Hoping for a net-zero impact system and other 2030 predictions
As we wrap up 2022, we’ll read our fair share of forecasts and predictions for 2023 and beyond.
As a foresight practitioner, I am asked to make my own forecasts, giving my perspective on the future of banking and payments. The only problem is that my crystal ball is as cloudy as the next person’s, and making successful predictions is as much luck as anything else.
However, some trends are in play that, combined with our collective choices and actions, will produce a future state – good for some, not so much for others. I will also distinguish between complex and complicated problems.
Complex problems, such as global warming, span space and time to such an extent that humanity cannot solve them; they can only be managed. It is unknown how long it will take humans to fully define global warming, let alone define a solution to “solve” it.
Complicated issues, on the other hand, like “How must my institution evolve in the face of fintech?” can be solved using existing methods and approaches. They may not be easy, but they can be solved.
As we solve complex problems in financial services between now and 2030, I can only think of one thing that I see with certainty for the rest of the decade: the never-ending process of creation, this ongoing process of seasonality, birth and death, creation and destruction. In science it is also known as the natural process, nature and regeneration. It is the notion that all life, all universal mass and matter are connected.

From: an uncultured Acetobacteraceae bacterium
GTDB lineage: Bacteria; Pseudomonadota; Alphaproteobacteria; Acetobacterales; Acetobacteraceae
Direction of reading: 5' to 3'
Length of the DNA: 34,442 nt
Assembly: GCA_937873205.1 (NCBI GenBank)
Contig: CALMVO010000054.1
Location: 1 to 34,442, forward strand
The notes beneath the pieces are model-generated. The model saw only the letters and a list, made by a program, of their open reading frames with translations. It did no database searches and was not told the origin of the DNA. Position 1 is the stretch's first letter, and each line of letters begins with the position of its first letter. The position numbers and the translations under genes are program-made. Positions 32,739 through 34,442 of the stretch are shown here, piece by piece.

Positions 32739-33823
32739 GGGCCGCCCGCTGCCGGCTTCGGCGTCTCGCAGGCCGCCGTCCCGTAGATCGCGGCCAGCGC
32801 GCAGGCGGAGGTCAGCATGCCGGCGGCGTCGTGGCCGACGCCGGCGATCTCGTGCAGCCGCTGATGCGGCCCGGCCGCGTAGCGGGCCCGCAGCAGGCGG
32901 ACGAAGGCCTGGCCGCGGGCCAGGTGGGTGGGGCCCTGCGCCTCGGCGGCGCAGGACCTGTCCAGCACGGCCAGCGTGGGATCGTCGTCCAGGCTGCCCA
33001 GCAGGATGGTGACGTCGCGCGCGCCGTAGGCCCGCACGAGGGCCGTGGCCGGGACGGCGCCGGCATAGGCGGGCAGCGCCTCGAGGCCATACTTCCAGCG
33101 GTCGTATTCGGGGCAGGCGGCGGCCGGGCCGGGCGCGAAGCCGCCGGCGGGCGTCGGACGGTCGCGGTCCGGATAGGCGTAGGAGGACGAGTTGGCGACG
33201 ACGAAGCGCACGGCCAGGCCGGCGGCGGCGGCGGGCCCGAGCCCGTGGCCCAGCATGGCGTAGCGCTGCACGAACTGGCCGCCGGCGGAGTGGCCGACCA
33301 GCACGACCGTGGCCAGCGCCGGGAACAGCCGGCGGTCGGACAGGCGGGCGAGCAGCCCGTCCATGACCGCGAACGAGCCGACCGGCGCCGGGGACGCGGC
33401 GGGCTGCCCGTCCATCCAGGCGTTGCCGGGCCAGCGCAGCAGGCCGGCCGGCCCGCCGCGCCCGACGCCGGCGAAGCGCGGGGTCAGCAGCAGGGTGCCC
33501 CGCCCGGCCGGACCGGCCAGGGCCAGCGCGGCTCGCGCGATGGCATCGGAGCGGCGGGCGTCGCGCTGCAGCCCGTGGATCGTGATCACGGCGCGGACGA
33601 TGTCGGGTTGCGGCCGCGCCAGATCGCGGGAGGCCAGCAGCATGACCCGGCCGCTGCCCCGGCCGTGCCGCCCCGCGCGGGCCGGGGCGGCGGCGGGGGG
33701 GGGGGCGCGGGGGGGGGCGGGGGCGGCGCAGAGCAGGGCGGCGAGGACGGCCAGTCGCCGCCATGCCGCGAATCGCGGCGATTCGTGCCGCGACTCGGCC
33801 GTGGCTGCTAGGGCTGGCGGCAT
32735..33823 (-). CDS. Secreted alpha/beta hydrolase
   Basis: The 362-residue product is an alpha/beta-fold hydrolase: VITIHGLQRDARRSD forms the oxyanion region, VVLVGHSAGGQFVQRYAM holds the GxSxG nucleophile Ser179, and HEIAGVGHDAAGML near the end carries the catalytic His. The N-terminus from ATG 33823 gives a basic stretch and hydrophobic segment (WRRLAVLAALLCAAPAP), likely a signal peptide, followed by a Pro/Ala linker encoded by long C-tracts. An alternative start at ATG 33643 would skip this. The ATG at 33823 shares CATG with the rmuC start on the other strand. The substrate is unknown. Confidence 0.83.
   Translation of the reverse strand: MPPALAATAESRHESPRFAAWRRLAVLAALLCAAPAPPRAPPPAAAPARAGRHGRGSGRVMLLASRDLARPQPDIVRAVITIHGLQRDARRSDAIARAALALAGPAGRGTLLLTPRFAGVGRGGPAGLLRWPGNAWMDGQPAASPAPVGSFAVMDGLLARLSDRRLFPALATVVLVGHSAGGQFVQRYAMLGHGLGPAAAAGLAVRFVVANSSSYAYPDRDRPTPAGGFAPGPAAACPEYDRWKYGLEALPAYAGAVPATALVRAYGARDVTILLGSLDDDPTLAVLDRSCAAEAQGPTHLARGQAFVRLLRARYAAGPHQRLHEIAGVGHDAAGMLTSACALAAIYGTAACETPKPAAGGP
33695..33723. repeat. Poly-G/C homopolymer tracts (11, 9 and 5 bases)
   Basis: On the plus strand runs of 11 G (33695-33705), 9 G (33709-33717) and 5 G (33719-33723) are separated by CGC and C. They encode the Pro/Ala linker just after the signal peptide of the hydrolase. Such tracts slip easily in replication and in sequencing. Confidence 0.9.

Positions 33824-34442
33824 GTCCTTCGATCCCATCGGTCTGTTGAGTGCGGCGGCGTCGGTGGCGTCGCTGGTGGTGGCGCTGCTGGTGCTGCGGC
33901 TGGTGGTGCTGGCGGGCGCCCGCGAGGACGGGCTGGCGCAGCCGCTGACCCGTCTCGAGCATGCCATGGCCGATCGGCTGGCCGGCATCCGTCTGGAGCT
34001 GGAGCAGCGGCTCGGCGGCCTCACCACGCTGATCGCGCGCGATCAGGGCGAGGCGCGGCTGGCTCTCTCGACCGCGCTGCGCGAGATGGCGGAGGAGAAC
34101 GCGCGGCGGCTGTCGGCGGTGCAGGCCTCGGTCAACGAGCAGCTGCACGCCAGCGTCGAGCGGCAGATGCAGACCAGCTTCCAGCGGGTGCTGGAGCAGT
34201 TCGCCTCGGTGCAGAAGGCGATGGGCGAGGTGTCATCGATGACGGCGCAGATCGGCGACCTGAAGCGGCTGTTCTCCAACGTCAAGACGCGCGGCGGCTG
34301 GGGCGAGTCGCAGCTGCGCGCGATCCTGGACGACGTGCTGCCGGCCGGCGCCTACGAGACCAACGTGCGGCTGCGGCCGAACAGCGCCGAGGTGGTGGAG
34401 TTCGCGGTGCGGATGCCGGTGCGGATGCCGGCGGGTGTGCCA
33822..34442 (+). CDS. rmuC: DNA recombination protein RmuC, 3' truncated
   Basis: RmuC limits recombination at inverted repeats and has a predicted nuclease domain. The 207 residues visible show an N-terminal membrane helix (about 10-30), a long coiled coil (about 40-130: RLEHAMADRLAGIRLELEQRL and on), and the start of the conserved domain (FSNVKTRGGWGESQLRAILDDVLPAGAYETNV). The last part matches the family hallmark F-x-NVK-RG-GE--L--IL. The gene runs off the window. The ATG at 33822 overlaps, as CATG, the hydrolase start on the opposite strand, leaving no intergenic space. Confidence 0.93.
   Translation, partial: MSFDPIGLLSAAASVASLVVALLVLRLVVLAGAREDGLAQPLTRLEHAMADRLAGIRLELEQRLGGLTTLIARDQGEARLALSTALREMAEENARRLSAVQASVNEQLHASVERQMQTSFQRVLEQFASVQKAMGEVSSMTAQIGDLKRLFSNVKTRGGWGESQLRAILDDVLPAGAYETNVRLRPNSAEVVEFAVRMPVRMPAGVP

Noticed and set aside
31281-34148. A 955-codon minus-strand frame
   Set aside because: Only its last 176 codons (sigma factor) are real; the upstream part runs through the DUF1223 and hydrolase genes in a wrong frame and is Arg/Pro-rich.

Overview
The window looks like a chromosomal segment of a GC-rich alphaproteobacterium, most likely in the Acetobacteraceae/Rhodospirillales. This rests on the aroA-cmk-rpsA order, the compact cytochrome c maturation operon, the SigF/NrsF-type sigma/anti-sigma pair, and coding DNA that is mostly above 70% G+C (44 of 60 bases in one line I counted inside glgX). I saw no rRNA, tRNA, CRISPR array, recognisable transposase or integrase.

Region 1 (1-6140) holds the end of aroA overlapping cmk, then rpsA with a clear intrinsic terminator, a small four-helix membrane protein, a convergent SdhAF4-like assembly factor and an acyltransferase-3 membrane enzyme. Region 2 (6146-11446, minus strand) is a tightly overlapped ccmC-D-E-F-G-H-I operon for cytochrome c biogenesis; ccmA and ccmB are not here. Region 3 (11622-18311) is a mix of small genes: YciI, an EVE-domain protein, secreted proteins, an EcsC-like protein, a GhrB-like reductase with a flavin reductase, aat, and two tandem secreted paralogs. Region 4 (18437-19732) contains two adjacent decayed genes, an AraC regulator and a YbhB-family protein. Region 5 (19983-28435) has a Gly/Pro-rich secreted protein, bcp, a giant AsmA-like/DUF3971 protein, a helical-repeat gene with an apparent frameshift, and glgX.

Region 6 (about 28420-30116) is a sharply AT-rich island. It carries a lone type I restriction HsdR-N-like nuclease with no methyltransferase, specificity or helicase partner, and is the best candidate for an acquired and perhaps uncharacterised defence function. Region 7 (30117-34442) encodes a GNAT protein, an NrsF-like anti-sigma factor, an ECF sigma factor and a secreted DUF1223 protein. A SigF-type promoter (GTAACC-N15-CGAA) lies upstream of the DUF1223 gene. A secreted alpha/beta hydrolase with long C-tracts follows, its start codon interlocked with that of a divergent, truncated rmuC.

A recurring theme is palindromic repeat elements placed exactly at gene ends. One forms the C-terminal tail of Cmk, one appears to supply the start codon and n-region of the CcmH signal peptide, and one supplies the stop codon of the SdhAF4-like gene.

A significant trend that will affect our work between now and 2030 is that people will increasingly realize that humanity is not separate from nature; we are just a part of it. This realization has significant implications for society and, in turn, financial services.
The choices we make today have long-term consequences for the state of nature in which we all want to exist. Making effective choices will require renewed thinking – seventh generation thinking, the notion that the seven generations that came before us form the foundation for what we have today and how the decisions we make today will lay the foundation for life seven generations into the future.
How can humanity manage this complex problem? The answer may lie in addressing one complicated problem.
The purpose of the international trade-based economy can be changed from growth for growth’s sake to a “net zero impact” system. This transformation will go beyond carbon emissions to measure impact areas that have not yet been developed.
Consider, for example, the work we do in finance. If we as an industry are very successful in increasing financial inclusion, virtually eliminating poverty and helping individuals build wealth, what is the ultimate goal of what we are doing today? Is it to breed more consumers? Is the historic consumption model of the industrialized Northern Hemisphere the beacon to which all newly created middle-class citizens worldwide should aspire? It shouldn’t be. Today’s economy is not sustainable. This “net zero impact” transformation can manifest itself in three ways.